Thursday, May 12, 2011
Book Review of A New Kind of Big by Chip Sweeney
A NEW KIND OF BIG
By Chip Sweeney
Reviewed by Clint Walker
A New Kind of Big is a book about the journey of one rather innovative church, and how their philosophy and model of ministry could be a blueprint for other churches that want to increase their impact in their community and world. Perimeter church is located in the Atlanta area, and the church realized that they needed to have a more tangible impact on their community. Through a process of discernment, they came to the conclusion that needed to partner and network with people and organizations that could best serve their community and world. A New Kind of Big does an excellent job of telling the Perimeter story, and sharing enough of the organizing principles of how they built their community outreach ministry that others could follow their example.
Chip Sweeney is the author of A New Kind of Big. He is a person that is passionate about being the hands and feet of Jesus outside of the four walls of the church. And after years of mission-driven youth ministry, he became the director of Perimeter Church’s Community Transformation Ministry. Instead of seeking to start hundreds of small outreach ministries, the church discerned it was best to join God in what he was already doing around them. So as the church sought to have an impact in specific neighborhoods and communities, they sought to partner with people who were already equipped to do the ministry. In some cases, this meant being more intentional in leveraging relationships they already had. In other cases, this meant forging new relationships with leaders where they were seeking to have an impact. The impact on the church and the community through the Community Transformation Ministry has been nothing short of amazing.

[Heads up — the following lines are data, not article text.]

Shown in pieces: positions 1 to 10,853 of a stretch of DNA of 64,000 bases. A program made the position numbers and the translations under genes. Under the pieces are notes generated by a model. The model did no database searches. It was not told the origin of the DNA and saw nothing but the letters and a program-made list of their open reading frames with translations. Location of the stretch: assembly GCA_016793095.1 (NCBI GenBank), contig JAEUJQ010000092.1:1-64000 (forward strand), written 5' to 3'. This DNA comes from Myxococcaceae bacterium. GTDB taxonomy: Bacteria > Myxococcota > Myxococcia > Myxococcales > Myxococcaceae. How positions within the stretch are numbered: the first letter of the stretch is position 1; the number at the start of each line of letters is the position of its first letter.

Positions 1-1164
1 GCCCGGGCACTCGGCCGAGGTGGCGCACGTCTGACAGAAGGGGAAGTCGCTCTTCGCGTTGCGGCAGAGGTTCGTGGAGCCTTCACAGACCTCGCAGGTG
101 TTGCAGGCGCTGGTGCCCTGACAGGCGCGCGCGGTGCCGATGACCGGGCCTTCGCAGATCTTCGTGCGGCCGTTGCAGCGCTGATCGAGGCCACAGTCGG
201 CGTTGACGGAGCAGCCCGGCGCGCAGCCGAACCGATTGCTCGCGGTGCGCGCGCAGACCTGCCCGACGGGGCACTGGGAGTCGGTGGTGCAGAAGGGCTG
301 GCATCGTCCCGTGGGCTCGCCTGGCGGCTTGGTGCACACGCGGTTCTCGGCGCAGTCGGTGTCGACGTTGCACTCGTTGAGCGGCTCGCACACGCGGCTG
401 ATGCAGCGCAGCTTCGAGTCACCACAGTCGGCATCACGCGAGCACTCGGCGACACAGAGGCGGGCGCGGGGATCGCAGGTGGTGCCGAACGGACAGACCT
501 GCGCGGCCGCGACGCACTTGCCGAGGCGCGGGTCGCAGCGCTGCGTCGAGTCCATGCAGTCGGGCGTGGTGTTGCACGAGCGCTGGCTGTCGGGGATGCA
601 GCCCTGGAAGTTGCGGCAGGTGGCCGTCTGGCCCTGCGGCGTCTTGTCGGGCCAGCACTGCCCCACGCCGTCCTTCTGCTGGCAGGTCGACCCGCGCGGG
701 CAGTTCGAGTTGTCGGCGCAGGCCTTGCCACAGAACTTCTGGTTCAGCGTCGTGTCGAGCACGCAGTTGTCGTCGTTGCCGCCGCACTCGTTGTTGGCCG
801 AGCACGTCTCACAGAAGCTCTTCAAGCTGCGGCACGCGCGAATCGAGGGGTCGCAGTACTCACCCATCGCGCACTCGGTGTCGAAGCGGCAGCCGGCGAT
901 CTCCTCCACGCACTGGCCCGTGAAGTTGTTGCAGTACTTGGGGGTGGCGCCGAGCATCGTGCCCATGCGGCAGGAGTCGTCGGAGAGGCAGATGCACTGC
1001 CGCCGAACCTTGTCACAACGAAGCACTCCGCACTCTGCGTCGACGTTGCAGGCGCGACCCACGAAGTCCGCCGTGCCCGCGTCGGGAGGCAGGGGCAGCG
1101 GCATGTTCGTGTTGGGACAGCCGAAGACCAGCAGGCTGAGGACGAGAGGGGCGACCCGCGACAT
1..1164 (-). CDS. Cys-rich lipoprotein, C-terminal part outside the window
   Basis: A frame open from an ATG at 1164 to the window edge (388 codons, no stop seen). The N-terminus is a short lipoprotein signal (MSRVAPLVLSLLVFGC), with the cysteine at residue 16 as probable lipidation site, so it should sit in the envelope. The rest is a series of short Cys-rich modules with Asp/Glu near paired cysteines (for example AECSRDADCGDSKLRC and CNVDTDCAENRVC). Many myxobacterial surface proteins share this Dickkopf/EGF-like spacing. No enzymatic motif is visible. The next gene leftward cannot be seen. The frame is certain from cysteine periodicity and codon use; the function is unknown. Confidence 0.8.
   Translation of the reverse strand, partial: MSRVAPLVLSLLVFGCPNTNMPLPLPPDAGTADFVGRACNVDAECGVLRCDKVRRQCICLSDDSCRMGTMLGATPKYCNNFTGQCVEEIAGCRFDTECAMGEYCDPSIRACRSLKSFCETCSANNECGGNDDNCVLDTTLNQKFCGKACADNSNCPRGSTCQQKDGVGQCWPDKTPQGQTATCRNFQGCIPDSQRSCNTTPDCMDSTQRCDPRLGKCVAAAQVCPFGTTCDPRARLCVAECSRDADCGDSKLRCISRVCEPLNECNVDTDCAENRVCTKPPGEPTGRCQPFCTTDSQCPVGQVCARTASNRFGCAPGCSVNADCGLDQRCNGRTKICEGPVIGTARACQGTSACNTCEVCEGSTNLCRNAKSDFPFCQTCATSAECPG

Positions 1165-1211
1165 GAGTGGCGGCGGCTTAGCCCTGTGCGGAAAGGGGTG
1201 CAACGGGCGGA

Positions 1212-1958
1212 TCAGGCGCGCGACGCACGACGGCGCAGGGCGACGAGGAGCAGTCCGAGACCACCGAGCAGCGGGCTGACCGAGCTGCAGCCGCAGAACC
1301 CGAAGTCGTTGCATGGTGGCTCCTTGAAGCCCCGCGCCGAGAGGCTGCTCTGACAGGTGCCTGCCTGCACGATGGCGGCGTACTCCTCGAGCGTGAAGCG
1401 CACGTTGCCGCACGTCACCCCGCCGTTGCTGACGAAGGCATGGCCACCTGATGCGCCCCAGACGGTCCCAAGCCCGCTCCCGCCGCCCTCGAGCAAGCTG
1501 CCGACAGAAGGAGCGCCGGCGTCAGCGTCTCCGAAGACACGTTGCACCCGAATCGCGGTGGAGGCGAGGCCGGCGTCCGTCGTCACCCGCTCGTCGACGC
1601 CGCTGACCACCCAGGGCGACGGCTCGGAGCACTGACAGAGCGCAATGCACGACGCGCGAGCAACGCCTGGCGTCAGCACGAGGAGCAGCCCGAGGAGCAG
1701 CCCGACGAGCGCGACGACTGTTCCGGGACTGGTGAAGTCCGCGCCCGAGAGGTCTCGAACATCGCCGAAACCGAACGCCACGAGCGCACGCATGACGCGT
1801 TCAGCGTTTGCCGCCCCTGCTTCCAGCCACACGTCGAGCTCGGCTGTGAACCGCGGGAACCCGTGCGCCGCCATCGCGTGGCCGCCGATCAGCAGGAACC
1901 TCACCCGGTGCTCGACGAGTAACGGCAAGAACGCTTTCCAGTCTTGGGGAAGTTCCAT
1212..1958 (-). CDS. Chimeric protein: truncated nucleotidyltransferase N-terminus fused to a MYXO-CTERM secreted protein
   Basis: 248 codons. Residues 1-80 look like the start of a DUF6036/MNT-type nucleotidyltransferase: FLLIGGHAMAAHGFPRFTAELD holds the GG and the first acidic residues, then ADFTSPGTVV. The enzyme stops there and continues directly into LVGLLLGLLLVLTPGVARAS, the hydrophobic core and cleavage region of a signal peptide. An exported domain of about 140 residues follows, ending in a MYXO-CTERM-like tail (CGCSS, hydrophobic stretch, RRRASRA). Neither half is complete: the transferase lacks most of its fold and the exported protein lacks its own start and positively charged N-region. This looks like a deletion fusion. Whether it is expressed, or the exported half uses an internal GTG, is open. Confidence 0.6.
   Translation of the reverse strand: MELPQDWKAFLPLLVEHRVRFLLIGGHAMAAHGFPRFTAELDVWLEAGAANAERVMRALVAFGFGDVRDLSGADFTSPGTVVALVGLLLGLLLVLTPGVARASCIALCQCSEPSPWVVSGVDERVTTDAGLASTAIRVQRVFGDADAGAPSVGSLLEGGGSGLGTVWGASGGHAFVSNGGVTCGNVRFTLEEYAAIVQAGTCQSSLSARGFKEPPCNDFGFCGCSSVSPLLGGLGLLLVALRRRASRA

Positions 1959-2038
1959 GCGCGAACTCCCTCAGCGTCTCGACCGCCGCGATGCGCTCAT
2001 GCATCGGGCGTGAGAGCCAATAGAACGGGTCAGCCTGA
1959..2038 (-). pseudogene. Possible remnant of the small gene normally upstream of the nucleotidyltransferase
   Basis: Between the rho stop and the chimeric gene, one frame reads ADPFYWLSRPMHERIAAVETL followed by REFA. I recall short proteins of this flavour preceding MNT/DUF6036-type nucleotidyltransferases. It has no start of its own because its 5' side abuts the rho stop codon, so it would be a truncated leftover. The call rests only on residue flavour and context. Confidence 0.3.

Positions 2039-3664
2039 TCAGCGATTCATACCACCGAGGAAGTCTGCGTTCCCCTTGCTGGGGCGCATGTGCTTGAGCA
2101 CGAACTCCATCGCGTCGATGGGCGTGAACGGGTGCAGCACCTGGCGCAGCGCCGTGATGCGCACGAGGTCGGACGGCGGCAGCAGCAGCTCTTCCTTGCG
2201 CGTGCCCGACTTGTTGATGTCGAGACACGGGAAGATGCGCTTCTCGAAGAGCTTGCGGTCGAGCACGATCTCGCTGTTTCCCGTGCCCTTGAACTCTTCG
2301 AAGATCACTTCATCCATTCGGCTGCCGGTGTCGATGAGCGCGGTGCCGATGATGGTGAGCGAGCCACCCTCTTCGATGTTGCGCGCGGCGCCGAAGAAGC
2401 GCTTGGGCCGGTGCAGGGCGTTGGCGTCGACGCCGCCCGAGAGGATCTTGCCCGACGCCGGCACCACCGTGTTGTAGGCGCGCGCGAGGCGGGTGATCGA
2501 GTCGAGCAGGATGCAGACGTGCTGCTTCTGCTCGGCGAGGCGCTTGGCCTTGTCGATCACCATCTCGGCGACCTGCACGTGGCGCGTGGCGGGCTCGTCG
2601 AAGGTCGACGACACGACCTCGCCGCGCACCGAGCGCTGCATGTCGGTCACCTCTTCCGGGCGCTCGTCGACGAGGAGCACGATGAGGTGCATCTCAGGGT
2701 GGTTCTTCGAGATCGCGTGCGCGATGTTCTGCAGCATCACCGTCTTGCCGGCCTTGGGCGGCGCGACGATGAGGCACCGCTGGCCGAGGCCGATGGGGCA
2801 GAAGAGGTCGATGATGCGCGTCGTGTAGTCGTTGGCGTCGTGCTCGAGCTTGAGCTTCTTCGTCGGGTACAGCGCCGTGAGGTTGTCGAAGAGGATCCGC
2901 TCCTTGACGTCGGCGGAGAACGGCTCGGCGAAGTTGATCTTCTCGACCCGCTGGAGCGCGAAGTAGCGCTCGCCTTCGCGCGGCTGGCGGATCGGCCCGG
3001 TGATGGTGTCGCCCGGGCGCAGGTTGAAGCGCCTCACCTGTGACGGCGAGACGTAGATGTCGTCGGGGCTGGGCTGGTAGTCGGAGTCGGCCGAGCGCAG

The book has much to commend. It advocates for networking and partnership in a church’s ministry and community outreach. In an age where so many churches are out to build a bigger and better church than the congregation across town, this attitude is refreshing to hear. It gives a model for a church to transition from an “attractional’ model to a “missional” model. It gets the church focused on building the kingdom of God where the spirit is moving. It offers a decentralized model of community outreach instead of the pyramid scheme of power and control that most churches use.
Yet, I find some things about the book unrealistic. A New Kind of Big implies in the subtitle and throughout the book that they are offering a model for all churches to have an impact regardless of size. While I believe that networking and partnerships are important for churches regardless of size, I don’t believe it would be easy for many small churches to replicate what this book advises in a way that looks similar to Perimeter.
All in all, this was an exciting book. I hope many people read it, and dream about what God could do through their churches if they didn’t have to have their ministry centered around their building and programs, and did not care who got the credit for their church’s ministry and impact.